The character of Thrasymachus in The Republic, Plato’s scowling straw-man, is of particular importance, and is worth looking up—as much as it’s worth re-reading Republic with him as the unlikely protagonist. He argues the nihilist viewpoint quite well, despite Plato’s linguistic tricks and the fact that he is the one telling the story. And while at first it might seem that he’s attempting to justify any action whatsoever, as long as its made in the pursuit of strength, what he’s really doing is challenging the premise that there is an ideal human—or ideal human-made worldview—in the first place.

Here is where Nietzsche also has a problem, writing in the aforementioned section: “In that great calamity, Christianity, Plato represents the ambiguity and fascination, called an ‘ideal,’ which made it possible for the nobler spirits of antiquity to misunderstand themselves and to set foot on the bridge leading to the cross.”

But before digging even that deep, I think one could find fault with The Republic‘s justification of, if not call for, a rigid caste system enforced by an arbitrary and lopsided hierarchy, as if “king” and “justice” could be uttered in the same breath coherently. That, by the way, is my same critique of Bob Marley, which I’ve detailed here.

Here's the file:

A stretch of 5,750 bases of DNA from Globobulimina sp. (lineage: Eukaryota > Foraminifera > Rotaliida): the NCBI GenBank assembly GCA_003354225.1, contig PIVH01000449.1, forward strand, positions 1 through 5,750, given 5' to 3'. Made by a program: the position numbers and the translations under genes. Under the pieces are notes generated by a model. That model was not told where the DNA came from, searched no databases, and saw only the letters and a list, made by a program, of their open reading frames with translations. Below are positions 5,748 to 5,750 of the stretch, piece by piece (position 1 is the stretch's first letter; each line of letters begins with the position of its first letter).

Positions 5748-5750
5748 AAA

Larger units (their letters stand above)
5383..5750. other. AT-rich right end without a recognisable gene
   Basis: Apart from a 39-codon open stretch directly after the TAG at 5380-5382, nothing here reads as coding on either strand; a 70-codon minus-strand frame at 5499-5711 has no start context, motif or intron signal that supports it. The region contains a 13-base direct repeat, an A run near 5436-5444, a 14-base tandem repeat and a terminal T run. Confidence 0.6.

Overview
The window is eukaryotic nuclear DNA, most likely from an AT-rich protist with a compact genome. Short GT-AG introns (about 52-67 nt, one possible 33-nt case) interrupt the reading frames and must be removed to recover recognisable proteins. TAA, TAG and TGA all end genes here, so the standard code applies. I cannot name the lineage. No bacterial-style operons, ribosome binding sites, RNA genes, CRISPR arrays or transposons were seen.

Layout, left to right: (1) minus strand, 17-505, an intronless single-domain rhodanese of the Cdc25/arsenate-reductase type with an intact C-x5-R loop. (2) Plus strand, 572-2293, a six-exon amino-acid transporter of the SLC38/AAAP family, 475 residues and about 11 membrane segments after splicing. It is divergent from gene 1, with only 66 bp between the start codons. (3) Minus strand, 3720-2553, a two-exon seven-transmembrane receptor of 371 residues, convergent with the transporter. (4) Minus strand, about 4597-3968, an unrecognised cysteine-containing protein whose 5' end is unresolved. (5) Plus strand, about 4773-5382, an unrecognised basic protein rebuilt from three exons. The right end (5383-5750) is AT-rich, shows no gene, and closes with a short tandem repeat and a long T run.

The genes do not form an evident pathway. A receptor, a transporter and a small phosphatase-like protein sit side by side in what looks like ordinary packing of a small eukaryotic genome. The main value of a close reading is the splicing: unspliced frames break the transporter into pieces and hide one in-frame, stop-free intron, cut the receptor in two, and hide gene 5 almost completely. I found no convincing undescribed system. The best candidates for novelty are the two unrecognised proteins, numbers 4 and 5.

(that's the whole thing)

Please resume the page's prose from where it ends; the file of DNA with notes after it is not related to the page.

And yet, every philosophy student will still read The Republic and most likely come away with the exact opposite response that should be expected of a truly critical thinker: namely, that someone can will something into existence simply by asserting it, and that the burden of proof is then on the listener of such an assertion and not on its author. Plato insists that there must be this thing that is an essence of intrinsic goodness, and then hears compelling evidence to the contrary (most notably by our friend Thrasymachus), and then continues to insist on his original assertion unmodified—and then, further, builds a whole undemocratic militarized State with said assertion as the foundation. Pretty boring, eh?